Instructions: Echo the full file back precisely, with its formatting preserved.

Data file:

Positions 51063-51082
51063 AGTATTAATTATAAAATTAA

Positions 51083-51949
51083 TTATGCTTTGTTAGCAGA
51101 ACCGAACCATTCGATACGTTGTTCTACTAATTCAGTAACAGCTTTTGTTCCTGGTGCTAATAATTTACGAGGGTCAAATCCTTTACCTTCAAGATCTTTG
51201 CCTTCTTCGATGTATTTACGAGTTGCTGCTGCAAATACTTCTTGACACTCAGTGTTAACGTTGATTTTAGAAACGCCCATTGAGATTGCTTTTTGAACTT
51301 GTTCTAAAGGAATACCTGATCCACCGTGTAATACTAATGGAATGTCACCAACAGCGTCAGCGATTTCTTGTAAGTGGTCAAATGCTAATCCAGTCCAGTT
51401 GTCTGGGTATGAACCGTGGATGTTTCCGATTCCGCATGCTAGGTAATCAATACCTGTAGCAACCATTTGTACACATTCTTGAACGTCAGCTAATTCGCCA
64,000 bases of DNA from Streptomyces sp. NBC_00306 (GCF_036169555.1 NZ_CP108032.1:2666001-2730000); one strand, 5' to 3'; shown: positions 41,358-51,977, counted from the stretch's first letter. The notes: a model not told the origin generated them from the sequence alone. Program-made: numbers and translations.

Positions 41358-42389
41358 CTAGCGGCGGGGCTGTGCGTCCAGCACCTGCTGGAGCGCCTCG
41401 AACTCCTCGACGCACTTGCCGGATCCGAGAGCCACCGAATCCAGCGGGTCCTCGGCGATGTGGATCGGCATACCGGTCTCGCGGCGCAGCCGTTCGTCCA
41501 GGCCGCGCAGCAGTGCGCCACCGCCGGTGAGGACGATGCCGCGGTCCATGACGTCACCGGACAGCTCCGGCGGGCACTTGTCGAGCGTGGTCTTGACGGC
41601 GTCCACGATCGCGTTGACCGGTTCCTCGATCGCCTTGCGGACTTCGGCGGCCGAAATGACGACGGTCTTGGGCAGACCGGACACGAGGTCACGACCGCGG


Positions 51063-51082
51063 AGTATTAATTATAAAATTAA

Positions 51083-51949
51083 TTATGCTTTGTTAGCAGA
51101 ACCGAACCATTCGATACGTTGTTCTACTAATTCAGTAACAGCTTTTGTTCCTGGTGCTAATAATTTACGAGGGTCAAATCCTTTACCTTCAAGATCTTTG
51201 CCTTCTTCGATGTATTTACGAGTTGCTGCTGCAAATACTTCTTGACACTCAGTGTTAACGTTGATTTTAGAAACGCCCATTGAGATTGCTTTTTGAACTT
51301 GTTCTAAAGGAATACCTGATCCACCGTGTAATACTAATGGAATGTCACCAACAGCGTCAGCGATTTCTTGTAAGTGGTCAAATGCTAATCCAGTCCAGTT
51401 GTCTGGGTATGAACCGTGGATGTTTCCGATTCCGCATGCTAGGTAATCAATACCTGTAGCAACCATTTGTACACATTCTTGAACGTCAGCTAATTCGCCA
64,000 bases of DNA from Streptomyces sp. NBC_00306 (GCF_036169555.1 NZ_CP108032.1:2666001-2730000); one strand, 5' to 3'; shown: positions 41,358-51,977, counted from the stretch's first letter. The notes: a model not told the origin generated them from the sequence alone. Program-made: numbers and translations.

Positions 41358-42389
41358 CTAGCGGCGGGGCTGTGCGTCCAGCACCTGCTGGAGCGCCTCG
41401 AACTCCTCGACGCACTTGCCGGATCCGAGAGCCACCGAATCCAGCGGGTCCTCGGCGATGTGGATCGGCATACCGGTCTCGCGGCGCAGCCGTTCGTCCA
41501 GGCCGCGCAGCAGTGCGCCACCGCCGGTGAGGACGATGCCGCGGTCCATGACGTCACCGGACAGCTCCGGCGGGCACTTGTCGAGCGTGGTCTTGACGGC
41601 GTCCACGATCGCGTTGACCGGTTCCTCGATCGCCTTGCGGACTTCGGCGGCCGAAATGACGACGGTCTTGGGCAGACCGGACACGAGGTCACGACCGCGG